ObjectIDEA plans visitor experiences for cultural attractions by researching content, developing exhibitions, and serving as a visitor advocate. We work directly with museums, parks and interpretive centers, and collaborate with design and architecture agencies on facility programming, interpretive planning, and exhibition design.

Matt Kirchman, Founder and President, has over 20 years of experience in the fields of experiential education and interpretive design. ObjectIDEA is based in Salem, Massachusetts, and works with clients worldwide.

What we do
­­• We guide institutions through the interpretive planning and exhibition development process.

­­­• We serve as an owner’s representative as institutions engage the services of designers and architects, ensuring that their best interests are at the heart of planning and design decision-making.

• ­­We collaborate with architects, planners, exhibition designers and fabricators, bringing interpretive rationale to the design approach and vision to the visitor’s experience. We bridge content and design.

What we stand for
1. Good design stands on good planning.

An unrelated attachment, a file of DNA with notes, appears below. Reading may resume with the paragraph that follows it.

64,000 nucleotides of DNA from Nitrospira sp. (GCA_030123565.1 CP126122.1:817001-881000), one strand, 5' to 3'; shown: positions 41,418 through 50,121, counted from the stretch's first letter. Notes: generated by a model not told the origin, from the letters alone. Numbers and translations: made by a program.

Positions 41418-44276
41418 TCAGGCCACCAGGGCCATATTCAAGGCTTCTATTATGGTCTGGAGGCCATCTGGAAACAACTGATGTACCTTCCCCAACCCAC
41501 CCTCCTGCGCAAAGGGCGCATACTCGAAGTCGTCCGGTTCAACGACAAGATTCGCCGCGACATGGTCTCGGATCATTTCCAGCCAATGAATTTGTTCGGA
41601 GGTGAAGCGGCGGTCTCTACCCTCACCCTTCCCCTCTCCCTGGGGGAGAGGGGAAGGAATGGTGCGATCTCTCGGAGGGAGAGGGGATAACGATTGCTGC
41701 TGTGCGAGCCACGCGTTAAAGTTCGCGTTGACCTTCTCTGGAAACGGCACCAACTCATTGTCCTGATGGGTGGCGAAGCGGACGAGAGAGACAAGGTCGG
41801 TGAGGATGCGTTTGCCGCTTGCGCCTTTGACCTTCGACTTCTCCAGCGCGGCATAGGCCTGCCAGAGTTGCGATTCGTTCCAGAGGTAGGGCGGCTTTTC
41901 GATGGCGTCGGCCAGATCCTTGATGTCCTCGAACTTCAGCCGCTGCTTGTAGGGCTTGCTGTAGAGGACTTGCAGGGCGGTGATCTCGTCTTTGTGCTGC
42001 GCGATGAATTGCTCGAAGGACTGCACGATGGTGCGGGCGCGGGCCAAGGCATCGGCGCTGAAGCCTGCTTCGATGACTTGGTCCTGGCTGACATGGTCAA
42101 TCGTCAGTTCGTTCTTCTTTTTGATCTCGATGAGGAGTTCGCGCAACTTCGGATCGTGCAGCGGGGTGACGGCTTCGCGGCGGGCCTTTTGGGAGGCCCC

The name, ObjectIDEA, is built upon the tenet that every good design idea results from a clearly articulated object—a goal and purpose.

2. Content and design are inseparable.
Interpretive environments are sensory-rich spaces in which messages are felt as much as they are learned from graphics or labels. We believe that an overall ambience—a quality of finishes and materials, images, color, lighting, typography, etc.—works to generate interest, understanding, lasting memories, enjoyment, and brand identity.

3. Learning FROM is more engaging than learning ABOUT.
Learning from something—interrogating an object, connecting with a person, playing a game—is a memorable experience. Learning about something: less so. Our approach is informed by our roots in experiential education, and is aimed at capturing the interpretive potential of artifacts and objects, sites, built environments, and architectural spaces as portals into knowledge, feelings, and actions.

4. Offer that one-and-only something.
Every memorable visitors’ experience offers some kind of extraordinary encounter or opportunity—a one-and-only something. Our work aims to uncover this opportunity through research, celebrate it through interpretation and design, and (if it isn’t found) create it.

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